Adjustable spring tension alone can't make a TEV respond to varying conditions. You CAN crank the spring up or down for one set of conditions, but if the orrifice size is wrong, the adjustments won't work right-- you'll tend towards flooding in one direction, and tend towards starvation in the other. All the mfgrs make a much greater number of products than ADP offers: one size for 12,000 BTUH, another size for 18,000 BTUH, another size for 24,000 BTUH, and yet another size for 36,000 BTUH! ADP makes it easy to order, with just one product for R410a and the other for R22, but the one size can't really work well for all of these different compressor sizes.

It's already working quite well, and So I'm already delighted with the

rickst29
18-06-2009, 08:17 AM
I somehow did a "submit" by accident while editing that title. Should have been "We're adjusting, love the results so far."

And the end wasn't really finished. It's already working quite well. But we can almost definitely take another 9F from that excess Superheat, after improving insulation, via raising flow. Maybe even more. And the subcooling (excess charge) can maybe take a hit too, although ambient temp loss along the liquid line won't be as good as it was today when outdoor temps go up a lot.

9F in superheat is just HUGE for efficiency. I expect the payback on this $70 device, plus $150 or so for the service call, to be less than 3 years.

The only real problem? I've only got about one turn left towards "more flow" on the 3-ton TR6, and this is not a replaceable-orrifice model. If I hit the end of adjustment, it's a complete swap-out to upgrade to the 4 ton. (But hey, this time we'd install it on the OUTSIDE the case! :D ).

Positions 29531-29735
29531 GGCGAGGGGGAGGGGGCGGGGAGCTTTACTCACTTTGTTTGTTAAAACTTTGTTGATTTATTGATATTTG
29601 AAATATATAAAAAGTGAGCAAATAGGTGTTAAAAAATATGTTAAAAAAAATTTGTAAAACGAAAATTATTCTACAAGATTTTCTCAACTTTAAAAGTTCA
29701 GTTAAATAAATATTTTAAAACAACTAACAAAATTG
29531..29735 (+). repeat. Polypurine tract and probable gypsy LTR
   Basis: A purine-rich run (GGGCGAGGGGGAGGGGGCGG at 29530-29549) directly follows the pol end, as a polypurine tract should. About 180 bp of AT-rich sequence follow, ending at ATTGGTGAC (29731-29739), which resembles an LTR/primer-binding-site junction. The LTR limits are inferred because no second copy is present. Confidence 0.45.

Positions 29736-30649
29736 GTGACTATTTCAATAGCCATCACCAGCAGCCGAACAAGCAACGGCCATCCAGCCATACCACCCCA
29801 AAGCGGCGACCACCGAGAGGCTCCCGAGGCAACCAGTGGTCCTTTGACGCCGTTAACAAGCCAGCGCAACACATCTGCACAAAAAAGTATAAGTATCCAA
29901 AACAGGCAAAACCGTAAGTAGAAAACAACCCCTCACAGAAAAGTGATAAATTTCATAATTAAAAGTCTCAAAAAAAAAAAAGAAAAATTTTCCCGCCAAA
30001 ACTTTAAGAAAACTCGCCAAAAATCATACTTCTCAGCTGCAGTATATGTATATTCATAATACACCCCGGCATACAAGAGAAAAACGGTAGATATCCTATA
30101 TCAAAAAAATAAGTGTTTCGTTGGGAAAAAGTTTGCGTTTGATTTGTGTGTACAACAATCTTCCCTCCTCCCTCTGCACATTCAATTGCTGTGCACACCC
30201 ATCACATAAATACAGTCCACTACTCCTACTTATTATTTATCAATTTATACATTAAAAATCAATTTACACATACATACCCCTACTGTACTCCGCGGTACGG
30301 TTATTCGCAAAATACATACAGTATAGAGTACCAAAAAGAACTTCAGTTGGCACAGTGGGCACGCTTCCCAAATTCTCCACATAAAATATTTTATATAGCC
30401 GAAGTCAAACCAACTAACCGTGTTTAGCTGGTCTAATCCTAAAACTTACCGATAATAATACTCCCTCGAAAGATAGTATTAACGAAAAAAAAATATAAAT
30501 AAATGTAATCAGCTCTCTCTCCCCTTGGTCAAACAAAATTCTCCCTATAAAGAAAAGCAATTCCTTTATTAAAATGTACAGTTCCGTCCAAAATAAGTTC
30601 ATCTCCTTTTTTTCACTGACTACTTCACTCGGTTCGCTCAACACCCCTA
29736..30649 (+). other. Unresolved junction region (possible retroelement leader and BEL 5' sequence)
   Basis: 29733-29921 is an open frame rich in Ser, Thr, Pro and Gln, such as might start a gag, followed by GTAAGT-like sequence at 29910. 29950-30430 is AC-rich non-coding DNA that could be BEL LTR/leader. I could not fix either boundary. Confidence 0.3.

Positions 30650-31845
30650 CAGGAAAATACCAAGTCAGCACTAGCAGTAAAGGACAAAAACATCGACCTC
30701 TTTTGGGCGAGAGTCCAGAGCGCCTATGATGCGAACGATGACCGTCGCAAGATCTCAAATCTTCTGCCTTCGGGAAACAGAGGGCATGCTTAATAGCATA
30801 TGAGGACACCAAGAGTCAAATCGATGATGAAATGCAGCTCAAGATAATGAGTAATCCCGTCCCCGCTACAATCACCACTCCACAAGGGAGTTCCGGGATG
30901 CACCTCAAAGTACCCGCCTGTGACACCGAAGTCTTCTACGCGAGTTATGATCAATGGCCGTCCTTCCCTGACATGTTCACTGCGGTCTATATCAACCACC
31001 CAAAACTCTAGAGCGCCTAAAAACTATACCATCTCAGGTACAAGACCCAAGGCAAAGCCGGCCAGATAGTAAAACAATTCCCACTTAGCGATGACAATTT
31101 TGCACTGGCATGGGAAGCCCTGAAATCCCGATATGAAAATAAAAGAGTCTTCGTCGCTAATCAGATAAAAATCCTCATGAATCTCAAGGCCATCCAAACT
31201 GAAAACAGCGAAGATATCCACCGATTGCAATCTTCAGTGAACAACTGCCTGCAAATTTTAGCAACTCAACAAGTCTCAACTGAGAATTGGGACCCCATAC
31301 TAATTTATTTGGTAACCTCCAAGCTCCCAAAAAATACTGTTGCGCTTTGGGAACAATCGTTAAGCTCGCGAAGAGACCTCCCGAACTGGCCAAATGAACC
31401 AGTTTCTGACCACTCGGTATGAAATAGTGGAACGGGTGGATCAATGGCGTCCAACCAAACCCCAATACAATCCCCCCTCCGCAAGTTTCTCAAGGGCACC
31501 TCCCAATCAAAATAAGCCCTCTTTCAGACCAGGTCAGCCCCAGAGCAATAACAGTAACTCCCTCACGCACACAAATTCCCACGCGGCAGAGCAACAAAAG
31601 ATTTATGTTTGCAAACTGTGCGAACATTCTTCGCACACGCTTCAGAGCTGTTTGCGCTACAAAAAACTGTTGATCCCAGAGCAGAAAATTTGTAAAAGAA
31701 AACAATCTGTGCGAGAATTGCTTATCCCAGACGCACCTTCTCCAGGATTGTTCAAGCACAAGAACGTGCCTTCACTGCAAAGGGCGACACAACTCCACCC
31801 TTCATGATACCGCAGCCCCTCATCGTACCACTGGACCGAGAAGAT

rickst29
18-06-2009, 09:06 AM
Brand new installations very seldomly does a t.x.v fail when new, however does any one give any consideration to the underpaid possibly underskilled fabricator putting these cabinets together in the factory?
Yep, and so did the factory guys! The ADP pre-installed TXV was entirely screw-in: output to distributor, and low-side schrader port, AND input side. They even used a non-adjustable open-sided springsteel clamping piece for the bulb, to prevent some idiot from overtightening a traditional clamp and crushing something expensive.

The only thing the "monkeys" could do wrong, really, was crush or kink the the small tubes (the low-side pressure port, and/or the sensing bulb connector). No solder needed or allowed!

As you proclaimed, it was a non-adjustable: saves installation time to just assume it's good and RUN AWAY to the next commissioning job, and leaving way too much SH present reduces the chance of expensive callbacks for liquid-in-the-return-induced compressor damage.

Who will actually NOTICE that efficiency went to heck from a careless install, when the customer bought it according to a piece of paper which said "EER of 14.25" or "SEER 18.00" and never learned how critical it is for the installer to take time to tune their specific installation to reach that performance level?

Hardly anyone. except for customers like me.:D